What Does An Estate Consist of?

Post by David Held

When people are trying to plan out their estates the most common question is; what is included in it? People can be either extremely specific or very broad when doing estate planning. The more specific someone is, when writing their will or planning their estate, the less bickering, fighting, and legal work there usually is by their heirs. Everyone has seen on TV, siblings fighting over Mom and Dad valuables, and believe it or not, this is very common in the real world.

The most important thing to put in an estate would have to be your greatest assets. For most people their house is the most valuable thing they own. Along with their house; cars, stocks, clothing, jewelry, bonds, retirement options, and various other assets which could include coin and stamp and art collections, even businesses, should all be included or taken into consideration when distributing ones estate. “How the estate is distributed is determined by several things: the will, the beneficiaries named (if any), the way the property is titled, any letter of instructions, and the laws of the state in which the person lived.”

The average person doesn’t equate taxes with inheritance, so estates have to plan on how to pay the government. Once a person dies, the government intervenes to make sure that they get their share of taxes from the estate. It may take a while to settle an estate once the government gets involved; it could be even years before everything is settled. That is why it is very important to hire a good lawyer, while you are young, to help get everything in order!

Sources #1, #2, #3

King Siblings Settle Estate Lawsuit

Post by David Held

The children of Martin Luther King Jr. settled a longstanding and bitter dispute over the slain civil rights leaders’ estate late Monday night.

A lawsuit pitted two of Mr. King’s children, Bernice King and Martin Luther King III, against a third child, Dexter King, the president of King, Inc., which runs their father’s estate. They had accused Dexter King of cutting them out of the decisions about the corporation, withholding documents and refusing to hold shareholder meetings since 2004. A jury trial was set to begin soon, threatening to reveal details about the inner workings of King Inc.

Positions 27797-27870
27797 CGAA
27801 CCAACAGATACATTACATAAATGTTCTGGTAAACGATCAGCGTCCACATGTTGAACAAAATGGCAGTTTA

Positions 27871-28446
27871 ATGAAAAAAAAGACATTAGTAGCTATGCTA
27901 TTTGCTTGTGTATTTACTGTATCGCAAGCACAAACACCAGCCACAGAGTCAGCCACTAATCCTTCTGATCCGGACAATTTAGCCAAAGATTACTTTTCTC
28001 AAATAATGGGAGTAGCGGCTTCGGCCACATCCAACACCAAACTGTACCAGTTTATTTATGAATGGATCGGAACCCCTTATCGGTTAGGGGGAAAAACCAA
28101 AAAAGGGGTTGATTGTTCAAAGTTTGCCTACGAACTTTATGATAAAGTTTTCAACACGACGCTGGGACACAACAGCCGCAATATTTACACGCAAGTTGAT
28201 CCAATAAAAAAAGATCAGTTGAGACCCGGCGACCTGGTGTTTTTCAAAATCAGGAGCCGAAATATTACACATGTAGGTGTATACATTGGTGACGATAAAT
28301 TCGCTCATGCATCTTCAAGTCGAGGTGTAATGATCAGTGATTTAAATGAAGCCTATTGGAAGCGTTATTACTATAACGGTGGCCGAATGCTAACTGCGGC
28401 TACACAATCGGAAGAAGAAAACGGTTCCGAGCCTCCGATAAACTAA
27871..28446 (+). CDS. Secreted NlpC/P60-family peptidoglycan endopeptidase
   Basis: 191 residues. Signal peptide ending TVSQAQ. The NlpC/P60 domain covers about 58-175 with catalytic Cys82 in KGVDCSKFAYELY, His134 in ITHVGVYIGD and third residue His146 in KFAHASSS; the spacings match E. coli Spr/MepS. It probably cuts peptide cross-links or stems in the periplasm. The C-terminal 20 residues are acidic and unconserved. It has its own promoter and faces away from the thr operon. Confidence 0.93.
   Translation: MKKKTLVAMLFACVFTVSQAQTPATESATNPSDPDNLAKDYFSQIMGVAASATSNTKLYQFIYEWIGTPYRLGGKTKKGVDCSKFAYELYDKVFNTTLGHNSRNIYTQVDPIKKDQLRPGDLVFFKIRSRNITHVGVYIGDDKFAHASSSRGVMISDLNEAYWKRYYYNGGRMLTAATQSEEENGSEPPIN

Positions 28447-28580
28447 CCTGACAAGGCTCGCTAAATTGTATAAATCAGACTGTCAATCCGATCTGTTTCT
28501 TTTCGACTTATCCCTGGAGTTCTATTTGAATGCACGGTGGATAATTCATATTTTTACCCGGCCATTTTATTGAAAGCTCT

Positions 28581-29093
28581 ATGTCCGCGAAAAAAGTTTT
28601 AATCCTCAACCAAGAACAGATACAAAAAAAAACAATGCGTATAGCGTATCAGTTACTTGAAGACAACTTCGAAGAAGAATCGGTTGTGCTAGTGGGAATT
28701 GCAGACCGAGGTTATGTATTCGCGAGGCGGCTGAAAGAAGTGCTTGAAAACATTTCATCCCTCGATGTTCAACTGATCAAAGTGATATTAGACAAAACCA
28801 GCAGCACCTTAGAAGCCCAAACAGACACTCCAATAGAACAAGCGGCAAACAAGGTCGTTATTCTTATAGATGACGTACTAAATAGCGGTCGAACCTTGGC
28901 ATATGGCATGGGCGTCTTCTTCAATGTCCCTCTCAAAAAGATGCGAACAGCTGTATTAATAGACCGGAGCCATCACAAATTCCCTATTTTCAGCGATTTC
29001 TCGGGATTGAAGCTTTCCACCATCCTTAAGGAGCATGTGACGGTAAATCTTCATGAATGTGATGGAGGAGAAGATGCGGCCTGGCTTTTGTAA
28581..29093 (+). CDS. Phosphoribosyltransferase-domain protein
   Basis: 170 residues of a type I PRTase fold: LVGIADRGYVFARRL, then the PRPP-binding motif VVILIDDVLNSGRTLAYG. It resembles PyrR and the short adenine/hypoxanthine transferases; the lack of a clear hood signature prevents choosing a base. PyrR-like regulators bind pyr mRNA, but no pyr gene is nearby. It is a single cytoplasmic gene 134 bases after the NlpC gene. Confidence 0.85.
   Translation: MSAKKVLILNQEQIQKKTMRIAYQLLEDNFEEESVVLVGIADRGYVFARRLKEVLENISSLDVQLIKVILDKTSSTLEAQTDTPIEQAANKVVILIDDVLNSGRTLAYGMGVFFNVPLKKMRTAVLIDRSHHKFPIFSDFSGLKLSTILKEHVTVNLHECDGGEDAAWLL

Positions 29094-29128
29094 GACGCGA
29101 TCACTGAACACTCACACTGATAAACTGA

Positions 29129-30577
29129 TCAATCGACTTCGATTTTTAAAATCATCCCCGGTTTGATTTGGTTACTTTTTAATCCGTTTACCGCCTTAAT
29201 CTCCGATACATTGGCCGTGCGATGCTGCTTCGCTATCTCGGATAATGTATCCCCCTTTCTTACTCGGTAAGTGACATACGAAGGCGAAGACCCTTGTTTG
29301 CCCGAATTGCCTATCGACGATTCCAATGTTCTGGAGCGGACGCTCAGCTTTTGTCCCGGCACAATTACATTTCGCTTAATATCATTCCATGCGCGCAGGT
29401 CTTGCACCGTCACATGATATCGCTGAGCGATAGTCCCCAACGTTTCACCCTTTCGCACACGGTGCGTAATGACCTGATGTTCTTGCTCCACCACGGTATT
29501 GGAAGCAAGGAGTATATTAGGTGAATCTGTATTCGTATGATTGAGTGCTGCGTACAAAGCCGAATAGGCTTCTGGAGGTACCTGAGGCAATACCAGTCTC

“All of the siblings are very pleased that the matter was amicably resolved, and they are committed to looking toward the future, to beginning the process of working on their family’s relationship,” said Lin Wood, the lawyer for King Inc. He said the siblings agreed not to discuss the details of the settlement.

Click Here to Read On!

Tuesday, October 13, 2009

Brooke Astor’s Son Guilty in Scheme to Defraud Her

Article by JOHN ELIGON

Post by Shawn Chandok

The son of Brooke Astor, the philanthropist and long-reigning matriarch of New York society, was convicted in Manhattan on Thursday on charges that he defrauded his mother and stole tens of millions of dollars from her as she suffered from Alzheimer’s disease in the twilight of her life.

The jury’s verdict means that Mrs. Astor’s son, Anthony D. Marshall, 85, faces a sentence of at least a year and as many as 25 years. A co-defendant, Francis X. Morrissey Jr., a lawyer who did estate planning for Mrs. Astor, was also convicted of a series of fraud and conspiracy charges, as well as one count of forging Mrs. Astor’s signature on an amendment to her will.

The verdict drew the curtain on a long trial that cast an unflattering spotlight on one of New York’s first families of high society. Henry Kissinger, Barbara Walters and Annette de la Renta, among others, testified that Mr. Marshall mistreated his mother in her later years and conspired to inflate his inheritance from her estate — largely to appease his wife, Charlene Marshall. Mrs. Astor died in 2007 at age 105.